The Secretary of the Department of Environment and Natural Resources(DENR) and his predecessors have granted timber license agreements (TLA) to various corporations to cut the aggregate area of 3.89 million hectares for commercial logging purposes.

Petitioners, through their parents, sought to make the DENR Secretary stop issuing licenses to cut timber, invoking their right to a healthy environment pursuant to Sections 15 and 16 of Article II of the 1987 Constitution of the Philippines. The petitioners further asserted that they "represent their generation as well as generations yet unborn." They further claimed that the Secretary committed grave abuse of discretion in granting TLAs to cover more areas for logging than what is available. Respondent, on the other hand, filed a motion to dismiss on the ground that the complaint had no cause of action against him and that it raises a political question.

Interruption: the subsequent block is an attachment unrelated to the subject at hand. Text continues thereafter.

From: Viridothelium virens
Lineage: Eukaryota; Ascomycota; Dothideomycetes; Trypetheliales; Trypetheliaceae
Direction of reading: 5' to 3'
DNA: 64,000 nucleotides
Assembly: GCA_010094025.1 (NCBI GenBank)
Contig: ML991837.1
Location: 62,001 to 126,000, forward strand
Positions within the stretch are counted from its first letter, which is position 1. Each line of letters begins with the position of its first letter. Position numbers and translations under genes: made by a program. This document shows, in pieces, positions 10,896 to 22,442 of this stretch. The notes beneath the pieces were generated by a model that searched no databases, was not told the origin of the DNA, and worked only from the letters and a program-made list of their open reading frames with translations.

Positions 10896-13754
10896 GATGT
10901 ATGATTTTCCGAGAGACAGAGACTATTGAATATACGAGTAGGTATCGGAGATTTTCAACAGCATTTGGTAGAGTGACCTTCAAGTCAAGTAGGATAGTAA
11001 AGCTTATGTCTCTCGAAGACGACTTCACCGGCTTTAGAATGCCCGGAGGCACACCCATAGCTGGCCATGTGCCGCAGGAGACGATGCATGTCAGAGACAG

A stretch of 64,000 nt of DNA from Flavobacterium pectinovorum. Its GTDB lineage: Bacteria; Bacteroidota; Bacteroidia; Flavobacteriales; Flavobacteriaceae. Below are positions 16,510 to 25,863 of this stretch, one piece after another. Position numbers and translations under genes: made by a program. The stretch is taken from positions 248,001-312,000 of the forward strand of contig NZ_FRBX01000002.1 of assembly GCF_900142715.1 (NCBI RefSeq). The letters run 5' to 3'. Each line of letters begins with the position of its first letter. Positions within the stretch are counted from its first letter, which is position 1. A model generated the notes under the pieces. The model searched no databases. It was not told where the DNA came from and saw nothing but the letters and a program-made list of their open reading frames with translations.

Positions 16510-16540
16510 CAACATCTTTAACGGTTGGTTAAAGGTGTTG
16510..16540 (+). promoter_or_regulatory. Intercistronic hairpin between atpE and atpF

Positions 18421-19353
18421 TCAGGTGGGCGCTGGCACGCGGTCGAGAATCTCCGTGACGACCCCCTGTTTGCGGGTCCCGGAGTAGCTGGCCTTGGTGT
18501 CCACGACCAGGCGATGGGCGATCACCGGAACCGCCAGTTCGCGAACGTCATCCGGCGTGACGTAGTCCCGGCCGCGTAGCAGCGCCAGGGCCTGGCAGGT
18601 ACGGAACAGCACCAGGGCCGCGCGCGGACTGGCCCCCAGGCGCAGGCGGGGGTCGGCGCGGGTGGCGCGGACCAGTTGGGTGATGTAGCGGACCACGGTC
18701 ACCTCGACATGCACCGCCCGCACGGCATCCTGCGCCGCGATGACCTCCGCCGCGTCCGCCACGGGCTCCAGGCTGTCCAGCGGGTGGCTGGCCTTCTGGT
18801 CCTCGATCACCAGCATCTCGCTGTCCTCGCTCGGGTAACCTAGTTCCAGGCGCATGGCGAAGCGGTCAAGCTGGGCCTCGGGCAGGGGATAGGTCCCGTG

The Judge of the Regional Trial Court(RTC) of Makati sustained the dismissal and ruled that granting of the relief prayed for by petitioners would result in the impairment of contracts which is prohibited by the Constitution.[1]

Decision[edit]

Doctrine of Intergenerational Responsibility[edit]